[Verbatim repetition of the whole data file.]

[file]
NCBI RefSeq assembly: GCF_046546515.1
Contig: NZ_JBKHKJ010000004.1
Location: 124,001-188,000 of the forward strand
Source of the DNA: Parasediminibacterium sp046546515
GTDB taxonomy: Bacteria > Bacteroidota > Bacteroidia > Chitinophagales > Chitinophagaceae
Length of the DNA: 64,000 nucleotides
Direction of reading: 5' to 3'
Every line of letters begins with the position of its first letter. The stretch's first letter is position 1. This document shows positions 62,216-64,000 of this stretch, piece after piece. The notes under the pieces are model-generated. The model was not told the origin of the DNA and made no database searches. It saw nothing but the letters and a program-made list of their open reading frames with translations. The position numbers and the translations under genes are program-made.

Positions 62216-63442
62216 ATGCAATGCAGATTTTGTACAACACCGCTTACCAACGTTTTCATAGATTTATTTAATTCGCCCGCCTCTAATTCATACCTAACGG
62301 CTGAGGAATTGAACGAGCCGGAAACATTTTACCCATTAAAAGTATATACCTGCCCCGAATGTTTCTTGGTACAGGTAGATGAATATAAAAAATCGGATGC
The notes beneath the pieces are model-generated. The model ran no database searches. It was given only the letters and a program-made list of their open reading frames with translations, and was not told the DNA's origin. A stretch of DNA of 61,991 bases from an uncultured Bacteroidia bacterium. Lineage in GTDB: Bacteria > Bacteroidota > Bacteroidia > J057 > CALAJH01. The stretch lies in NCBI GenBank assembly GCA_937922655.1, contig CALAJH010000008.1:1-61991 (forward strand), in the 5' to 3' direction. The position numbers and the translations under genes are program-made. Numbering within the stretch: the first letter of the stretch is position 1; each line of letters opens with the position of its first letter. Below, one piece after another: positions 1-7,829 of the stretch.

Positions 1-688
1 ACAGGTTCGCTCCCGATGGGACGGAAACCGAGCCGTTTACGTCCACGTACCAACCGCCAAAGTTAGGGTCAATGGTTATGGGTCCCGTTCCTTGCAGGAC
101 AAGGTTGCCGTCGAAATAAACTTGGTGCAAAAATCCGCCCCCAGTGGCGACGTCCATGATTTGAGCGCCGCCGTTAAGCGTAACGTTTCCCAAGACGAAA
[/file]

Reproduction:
NCBI RefSeq assembly: GCF_046546515.1
Contig: NZ_JBKHKJ010000004.1
Location: 124,001-188,000 of the forward strand
Source of the DNA: Parasediminibacterium sp046546515
GTDB taxonomy: Bacteria > Bacteroidota > Bacteroidia > Chitinophagales > Chitinophagaceae
Length of the DNA: 64,000 nucleotides
Direction of reading: 5' to 3'
Every line of letters begins with the position of its first letter. The stretch's first letter is position 1. This document shows positions 62,216-64,000 of this stretch, piece after piece. The notes under the pieces are model-generated. The model was not told the origin of the DNA and made no database searches. It saw nothing but the letters and a program-made list of their open reading frames with translations. The position numbers and the translations under genes are program-made.

Positions 62216-63442
62216 ATGCAATGCAGATTTTGTACAACACCGCTTACCAACGTTTTCATAGATTTATTTAATTCGCCCGCCTCTAATTCATACCTAACGG
62301 CTGAGGAATTGAACGAGCCGGAAACATTTTACCCATTAAAAGTATATACCTGCCCCGAATGTTTCTTGGTACAGGTAGATGAATATAAAAAATCGGATGC
The notes beneath the pieces are model-generated. The model ran no database searches. It was given only the letters and a program-made list of their open reading frames with translations, and was not told the DNA's origin. A stretch of DNA of 61,991 bases from an uncultured Bacteroidia bacterium. Lineage in GTDB: Bacteria > Bacteroidota > Bacteroidia > J057 > CALAJH01. The stretch lies in NCBI GenBank assembly GCA_937922655.1, contig CALAJH010000008.1:1-61991 (forward strand), in the 5' to 3' direction. The position numbers and the translations under genes are program-made. Numbering within the stretch: the first letter of the stretch is position 1; each line of letters opens with the position of its first letter. Below, one piece after another: positions 1-7,829 of the stretch.

Positions 1-688
1 ACAGGTTCGCTCCCGATGGGACGGAAACCGAGCCGTTTACGTCCACGTACCAACCGCCAAAGTTAGGGTCAATGGTTATGGGTCCCGTTCCTTGCAGGAC
101 AAGGTTGCCGTCGAAATAAACTTGGTGCAAAAATCCGCCCCCAGTGGCGACGTCCATGATTTGAGCGCCGCCGTTAAGCGTAACGTTTCCCAAGACGAAA